Transport system and general infrastructure
Talk of transport infrastructure; the highways/superhighways, railway lines, sub-ways, monorails, airports, and ports (water). The locations in which they are built and the design itself, indeed, make none doubt the ingenuity of engineering in the world. Note that over 50% of Japan’s land is mountainous; meaning that putting up structures such as transport facilities is quite an uphill. However, the engineers did something that most of us (or at least me) finds breathtaking and worth an appreciation; instead of revolving around the mountains to find their way, the dug through them and constructed the road and railway tunnels. Additionally, Japan has a channel of islands and accessibility is only possible through bridges that have to run for several kilometers connect the islands; that chapter was closed long ago! I know that such structures exist in other parts of the world, and this confirms that science (engineering) is a real deal.
|Two-way road tunnels|
|Akashi Kaikyo bridge (longest suspended bridge |
in the world)
Image Courtesy: Japan Guide.com
Notably, it will take you lots of time (if not forever) to get yourself to a destination, were it not for Google maps or other location devices. This is because the network of these infrastructural systems, especially in cities like Tokyo, is quite confusing, to an extent that such location devices are your best friends; otherwise you will just make rounds in one place or find yourself at downtown instead of the CBD! One of my friends made a joke out this; that it is only in Japan where you have to use Google maps even from your workplace back home (no offence). Owing to this infrastructural level, you can rarely experience cases of traffic jam or even accidents; in your country, how many hours do you spend on the road going to the work place or getting back home?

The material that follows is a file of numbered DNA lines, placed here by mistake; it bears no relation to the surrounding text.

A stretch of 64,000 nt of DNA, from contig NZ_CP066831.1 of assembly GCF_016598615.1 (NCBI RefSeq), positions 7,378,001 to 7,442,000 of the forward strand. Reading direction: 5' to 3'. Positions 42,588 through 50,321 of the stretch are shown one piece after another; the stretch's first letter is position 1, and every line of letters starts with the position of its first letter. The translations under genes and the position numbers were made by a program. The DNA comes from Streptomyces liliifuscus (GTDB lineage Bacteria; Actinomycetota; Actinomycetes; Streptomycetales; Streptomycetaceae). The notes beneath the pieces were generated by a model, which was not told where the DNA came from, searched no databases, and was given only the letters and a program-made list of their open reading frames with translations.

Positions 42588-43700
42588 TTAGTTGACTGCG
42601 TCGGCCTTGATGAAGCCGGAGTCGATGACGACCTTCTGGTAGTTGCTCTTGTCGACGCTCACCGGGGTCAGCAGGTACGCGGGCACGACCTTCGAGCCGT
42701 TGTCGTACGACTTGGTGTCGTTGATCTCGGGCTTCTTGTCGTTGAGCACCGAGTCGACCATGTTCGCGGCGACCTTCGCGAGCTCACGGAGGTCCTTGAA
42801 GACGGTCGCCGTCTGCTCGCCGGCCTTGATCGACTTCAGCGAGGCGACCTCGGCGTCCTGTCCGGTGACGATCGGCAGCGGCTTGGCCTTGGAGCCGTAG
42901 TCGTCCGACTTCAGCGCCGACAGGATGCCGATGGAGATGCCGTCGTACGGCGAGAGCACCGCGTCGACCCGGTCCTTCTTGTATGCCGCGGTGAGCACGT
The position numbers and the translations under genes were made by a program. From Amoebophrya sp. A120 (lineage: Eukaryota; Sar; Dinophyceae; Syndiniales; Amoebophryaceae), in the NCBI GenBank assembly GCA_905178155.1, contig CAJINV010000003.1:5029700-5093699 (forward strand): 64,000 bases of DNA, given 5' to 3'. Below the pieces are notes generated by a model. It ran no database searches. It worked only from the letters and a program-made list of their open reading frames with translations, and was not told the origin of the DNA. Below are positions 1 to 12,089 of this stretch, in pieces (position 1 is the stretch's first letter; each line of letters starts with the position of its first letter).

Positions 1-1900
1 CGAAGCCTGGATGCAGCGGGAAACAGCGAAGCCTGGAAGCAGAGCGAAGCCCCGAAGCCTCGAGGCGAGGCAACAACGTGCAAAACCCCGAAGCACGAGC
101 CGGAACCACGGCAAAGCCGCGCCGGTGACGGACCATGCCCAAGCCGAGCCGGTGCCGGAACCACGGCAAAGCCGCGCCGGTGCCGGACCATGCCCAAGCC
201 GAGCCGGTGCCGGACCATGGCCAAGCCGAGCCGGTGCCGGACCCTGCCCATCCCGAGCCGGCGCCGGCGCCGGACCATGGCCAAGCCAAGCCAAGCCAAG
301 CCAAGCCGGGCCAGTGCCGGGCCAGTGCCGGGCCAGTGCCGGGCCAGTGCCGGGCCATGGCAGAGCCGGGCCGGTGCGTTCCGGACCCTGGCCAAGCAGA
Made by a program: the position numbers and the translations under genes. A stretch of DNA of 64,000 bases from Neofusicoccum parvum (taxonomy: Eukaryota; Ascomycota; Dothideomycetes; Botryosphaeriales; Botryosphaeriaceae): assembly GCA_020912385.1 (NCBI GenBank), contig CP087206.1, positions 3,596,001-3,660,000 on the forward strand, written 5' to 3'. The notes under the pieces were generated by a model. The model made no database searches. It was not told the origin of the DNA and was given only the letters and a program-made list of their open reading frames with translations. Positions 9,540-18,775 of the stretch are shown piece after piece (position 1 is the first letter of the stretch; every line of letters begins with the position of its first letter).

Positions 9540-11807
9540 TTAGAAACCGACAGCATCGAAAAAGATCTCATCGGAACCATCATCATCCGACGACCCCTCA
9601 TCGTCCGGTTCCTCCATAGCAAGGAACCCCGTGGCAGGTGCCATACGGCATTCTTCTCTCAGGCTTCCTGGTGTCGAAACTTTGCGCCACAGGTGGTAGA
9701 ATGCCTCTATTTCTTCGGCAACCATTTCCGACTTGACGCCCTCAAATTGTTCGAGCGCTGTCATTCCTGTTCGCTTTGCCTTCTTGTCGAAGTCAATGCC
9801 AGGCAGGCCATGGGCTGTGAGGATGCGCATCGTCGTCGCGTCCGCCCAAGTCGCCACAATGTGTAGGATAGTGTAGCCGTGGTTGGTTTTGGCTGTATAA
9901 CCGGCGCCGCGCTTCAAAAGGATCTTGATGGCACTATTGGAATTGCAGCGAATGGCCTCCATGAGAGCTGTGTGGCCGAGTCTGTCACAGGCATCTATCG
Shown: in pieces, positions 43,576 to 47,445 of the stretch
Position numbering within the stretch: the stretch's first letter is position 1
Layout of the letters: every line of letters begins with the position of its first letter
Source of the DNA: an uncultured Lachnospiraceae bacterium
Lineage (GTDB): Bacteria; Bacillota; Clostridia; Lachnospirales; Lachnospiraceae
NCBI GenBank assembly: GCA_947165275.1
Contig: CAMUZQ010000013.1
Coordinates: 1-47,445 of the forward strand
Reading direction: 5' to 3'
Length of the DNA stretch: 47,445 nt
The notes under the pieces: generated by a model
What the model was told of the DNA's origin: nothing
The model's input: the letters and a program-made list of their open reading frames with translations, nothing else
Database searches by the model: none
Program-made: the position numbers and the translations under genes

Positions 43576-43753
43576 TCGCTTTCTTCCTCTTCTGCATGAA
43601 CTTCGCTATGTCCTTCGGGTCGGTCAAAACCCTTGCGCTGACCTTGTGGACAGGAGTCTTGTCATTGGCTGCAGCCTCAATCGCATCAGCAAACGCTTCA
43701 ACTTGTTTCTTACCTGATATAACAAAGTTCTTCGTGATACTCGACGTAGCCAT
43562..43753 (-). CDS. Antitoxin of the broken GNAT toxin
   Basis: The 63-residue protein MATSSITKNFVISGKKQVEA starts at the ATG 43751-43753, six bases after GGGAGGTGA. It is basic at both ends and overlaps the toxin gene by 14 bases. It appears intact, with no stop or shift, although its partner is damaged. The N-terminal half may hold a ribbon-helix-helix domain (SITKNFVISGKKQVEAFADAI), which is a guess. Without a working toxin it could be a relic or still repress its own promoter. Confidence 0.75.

|Tokyo sub-way map (this is why I got lost in Shinjuku!)|
Image Courtesy: Tokyo Metro
There are various means of transport in Japan ranging from buses, taxis, trams, electric trains, and bullet trains or shinkansen. Although all these means exhibit a great incorporation of technology, the shinkansen caught most of my attention. By the way, I just accomplished that dream of riding in a shinkansen, though the time was too short; not short because of the closeness of my destination but rather the high speed of the bullet train! All in all, I enjoyed the ride- ever comfortable, soothing, and fulfilling. Essentially, the technological ingenuity displayed in Japan’s means of transport, especially the shinkansen and the upcoming MAGLEV Train, talks much about the possibility attaining the unthinkable.
|Shinkansen arriving at Shin-Osaka|